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June 29, 2023
Notes from the Pentagon

Former intel officials pan DNI report on virus that says origin in wild rather than government lab

By Bill Gertz
Former intelligence officials are criticizing the declassified report by the Office of the Director of National Intelligence that continues to promote the theory that the COVID-19 pandemic likely emerged naturally from a wild animal host and is not linked to a government research laboratory in Wuhan, China.

The report, made public by DNI Avril Haines on June 23, was written by an analyst with the National Intelligence Council.

The report concludes that the council and four other U.S. intelligence agencies “assess that the initial human infection with SARS-CoV-2 most likely was caused by natural exposure to an infected animal that carried SARS-CoV-2 or a close progenitor.”

Two other agencies, the Energy Department intelligence office and the FBI, say they believe the evidence most likely suggests COVID-19 originated from a “laboratory-associated incident,” the report said.

The CIA, the lead civilian U.S. intelligence agency, said it could not determine the origin of the COVID pandemic because the two theories — lab leak and animal origin — rely on “significant assumptions or face challenges with conflicting reporting,” the report states.

As for the Chinese military-linked Wuhan Institute of Virology, the DNI report states that despite several workers coming down with illnesses similar to COVID in the fall of 2019, intelligence agencies do not believe the illnesses point to a laboratory-origin disease outbreak.

The intelligence community “continues to assess that this information neither supports nor refutes either hypothesis of the pandemic’s origins because the researchers’ symptoms could have been caused by a number of diseases and some of the symptoms were not consistent with COVID-19,” the report said.

China‘s government has sharply denounced the lab-leak hypothesis, and critics who say the virus began from an infected wild animal market in Wuhan point to the joint World Health Organization-China investigative report published in 2021.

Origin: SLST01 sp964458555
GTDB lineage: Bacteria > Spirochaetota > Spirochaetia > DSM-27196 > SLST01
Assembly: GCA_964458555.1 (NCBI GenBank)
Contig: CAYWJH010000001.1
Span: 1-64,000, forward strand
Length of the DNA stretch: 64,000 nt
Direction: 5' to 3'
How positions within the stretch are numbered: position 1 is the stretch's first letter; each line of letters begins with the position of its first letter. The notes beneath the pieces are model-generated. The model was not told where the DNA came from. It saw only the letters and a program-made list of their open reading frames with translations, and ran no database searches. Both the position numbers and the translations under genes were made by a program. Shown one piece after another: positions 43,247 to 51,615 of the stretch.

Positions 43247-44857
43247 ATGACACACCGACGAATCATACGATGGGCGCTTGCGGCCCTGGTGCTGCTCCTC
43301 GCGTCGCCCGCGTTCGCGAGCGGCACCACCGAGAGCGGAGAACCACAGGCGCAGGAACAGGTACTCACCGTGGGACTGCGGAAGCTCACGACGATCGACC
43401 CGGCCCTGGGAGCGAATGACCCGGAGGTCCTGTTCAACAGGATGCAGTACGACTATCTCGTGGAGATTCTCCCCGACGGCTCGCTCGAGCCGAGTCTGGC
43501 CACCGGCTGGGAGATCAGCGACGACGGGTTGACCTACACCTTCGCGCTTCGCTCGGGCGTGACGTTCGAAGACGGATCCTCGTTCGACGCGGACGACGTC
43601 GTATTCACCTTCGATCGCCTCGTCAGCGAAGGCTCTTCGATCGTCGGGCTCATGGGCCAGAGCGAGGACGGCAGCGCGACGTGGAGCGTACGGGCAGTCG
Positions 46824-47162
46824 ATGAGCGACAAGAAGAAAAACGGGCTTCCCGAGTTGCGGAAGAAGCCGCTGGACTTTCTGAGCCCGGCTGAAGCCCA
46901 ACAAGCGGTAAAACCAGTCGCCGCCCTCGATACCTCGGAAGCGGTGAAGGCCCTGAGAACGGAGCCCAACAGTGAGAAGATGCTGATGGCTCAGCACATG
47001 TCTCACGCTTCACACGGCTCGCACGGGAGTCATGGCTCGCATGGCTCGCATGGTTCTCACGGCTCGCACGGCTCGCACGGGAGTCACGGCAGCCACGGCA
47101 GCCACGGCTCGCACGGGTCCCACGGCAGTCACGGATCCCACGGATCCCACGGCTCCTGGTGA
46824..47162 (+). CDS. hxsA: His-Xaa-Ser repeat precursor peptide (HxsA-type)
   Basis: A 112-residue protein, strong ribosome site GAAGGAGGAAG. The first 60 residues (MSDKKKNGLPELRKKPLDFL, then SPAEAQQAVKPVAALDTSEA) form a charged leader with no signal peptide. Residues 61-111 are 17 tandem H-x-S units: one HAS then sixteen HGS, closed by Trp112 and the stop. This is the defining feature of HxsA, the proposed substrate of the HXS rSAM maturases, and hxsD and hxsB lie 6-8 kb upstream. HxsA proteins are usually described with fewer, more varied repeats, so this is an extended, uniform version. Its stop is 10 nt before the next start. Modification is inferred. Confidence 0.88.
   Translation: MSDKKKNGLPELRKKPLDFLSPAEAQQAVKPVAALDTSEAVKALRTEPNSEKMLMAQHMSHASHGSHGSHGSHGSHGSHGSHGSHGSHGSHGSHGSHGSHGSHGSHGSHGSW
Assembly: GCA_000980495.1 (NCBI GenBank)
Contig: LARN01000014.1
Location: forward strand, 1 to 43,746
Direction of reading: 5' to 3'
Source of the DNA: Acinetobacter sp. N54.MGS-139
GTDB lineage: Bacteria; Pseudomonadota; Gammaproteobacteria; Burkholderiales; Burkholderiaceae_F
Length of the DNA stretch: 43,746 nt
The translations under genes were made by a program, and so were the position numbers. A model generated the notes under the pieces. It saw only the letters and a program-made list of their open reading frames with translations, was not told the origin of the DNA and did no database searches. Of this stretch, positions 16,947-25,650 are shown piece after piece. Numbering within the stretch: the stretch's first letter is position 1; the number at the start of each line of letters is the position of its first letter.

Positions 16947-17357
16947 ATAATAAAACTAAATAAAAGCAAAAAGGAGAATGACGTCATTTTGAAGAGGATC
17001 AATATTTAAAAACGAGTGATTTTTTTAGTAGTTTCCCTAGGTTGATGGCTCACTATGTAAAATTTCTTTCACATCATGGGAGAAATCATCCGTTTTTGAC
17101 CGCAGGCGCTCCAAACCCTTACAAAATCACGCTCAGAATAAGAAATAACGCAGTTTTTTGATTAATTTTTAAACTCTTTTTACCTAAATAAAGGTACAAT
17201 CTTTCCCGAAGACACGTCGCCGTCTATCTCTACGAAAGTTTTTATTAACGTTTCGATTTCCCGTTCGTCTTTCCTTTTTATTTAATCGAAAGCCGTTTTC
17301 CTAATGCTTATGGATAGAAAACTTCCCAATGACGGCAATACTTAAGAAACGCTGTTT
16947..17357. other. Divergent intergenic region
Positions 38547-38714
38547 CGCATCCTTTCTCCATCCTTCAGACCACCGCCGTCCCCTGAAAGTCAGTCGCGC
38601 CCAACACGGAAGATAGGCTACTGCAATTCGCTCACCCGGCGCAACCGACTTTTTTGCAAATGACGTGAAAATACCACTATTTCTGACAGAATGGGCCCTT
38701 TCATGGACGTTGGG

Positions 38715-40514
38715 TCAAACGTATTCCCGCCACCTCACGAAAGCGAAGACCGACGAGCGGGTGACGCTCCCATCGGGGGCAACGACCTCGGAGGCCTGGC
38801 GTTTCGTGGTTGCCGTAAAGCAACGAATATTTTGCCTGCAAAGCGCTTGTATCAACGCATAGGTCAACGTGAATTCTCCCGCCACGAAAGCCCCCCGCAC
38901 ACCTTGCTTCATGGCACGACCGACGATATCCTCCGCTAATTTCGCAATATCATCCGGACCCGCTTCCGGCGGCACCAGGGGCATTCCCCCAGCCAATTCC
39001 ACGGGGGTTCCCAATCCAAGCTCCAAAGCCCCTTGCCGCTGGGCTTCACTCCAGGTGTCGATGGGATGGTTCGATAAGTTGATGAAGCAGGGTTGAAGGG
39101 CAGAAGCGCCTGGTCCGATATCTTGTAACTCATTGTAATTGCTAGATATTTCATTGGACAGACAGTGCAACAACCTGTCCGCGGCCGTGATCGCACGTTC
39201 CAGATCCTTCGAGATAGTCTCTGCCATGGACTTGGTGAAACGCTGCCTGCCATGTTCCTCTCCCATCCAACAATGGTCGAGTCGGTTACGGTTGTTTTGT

The report states that “more than 80,000 wildlife, livestock and poultry samples were collected from 31 provinces in China and no positive result was identified for SARS-CoV-2 antibody or nucleic acid before and after the SARS-CoV-2 outbreak in China.”

“Through extensive testing of animal products in the Huanan market, no evidence of animal infections was found,” the report said.

Dany Shoham, a former military intelligence officer with the Israeli Defense Forces who studied China’s biological weapons programs, said the DNI report appears to be deliberately agnostic regarding the virus’s origin, and appeared designed to support the Biden administration’s new policy of engagement and lowered tensions toward China.

Now a researcher at the Begin-Sadat Center for Strategic Studies at Bar Ilan University in Israel, Mr. Shoham was one of the first experts in January 2020 to raise the suggestion that the pandemic virus may have emerged from a laboratory leak in Wuhan, whether accidentally or deliberately. Scientific opinion is sharply divided, but so far no animal host has been credibly identified as a possible source for the coronavirus that would go on to kill millions around the world.

“An animal — other than laboratory animals — hosting a virus that could be regarded as the direct progenitor of the pandemic virus was not found, and likely does not exist,” he told Inside the Ring.

Published findings concerning the potential emergence from non-laboratory animals are fragmentary, while other findings concerning infected lab animals in the Wuhan Institute of Virology “are considerably more sound,” he said.

Also, improperly handled lab animals infected with the virus may have been the source of both indoor or outdoor COVID contagion, he said.

Mr. Shoham said a previous, non-research-related accidental laboratory leak took place at the WIV in August 2019, and led the laboratory to erase critical virological data.

“The concealed viruses could well include unfamiliar intermediate strains ranging genomically between the South China mine-isolated viruses, and the initial pandemic virus,” he said.

Mr. Shoham also said he believes the Wuhan researchers were also engaged in genetically engineering human-oriented virus strains created through untraceable “gain-of-function” lab work.

“A wealth of additional indirect evidence leads to the conclusion that an accidental lab leak was a most plausible scenario,” he said.

Retired Navy Capt. Jim Fanell, a former Pacific Fleet intelligence director, said the DNI report appears to be little more than a compilation of assessments from other intelligence agencies.

“Taxpayers really have to ask themselves why so many millions are being spent on salaries of so-called senior intelligence executives who provide no value-added information to such an important topic,” Capt. Fanell said.

“Besides adding no new information, the DNI appears more interested in equity than in facts. The report provides no facts that support the ‘wet market’ theory other than what was reported in Chinese Communist Party propaganda media outlets.”

Redacted classification markings in the DNI report appear to have been an effort by ODNI staff to “magically make this previously highly classified report as unclassified,” he said.

“Again, American taxpayers must wonder why so many millions are being spent for such poor performance,” Capt. Fanell said.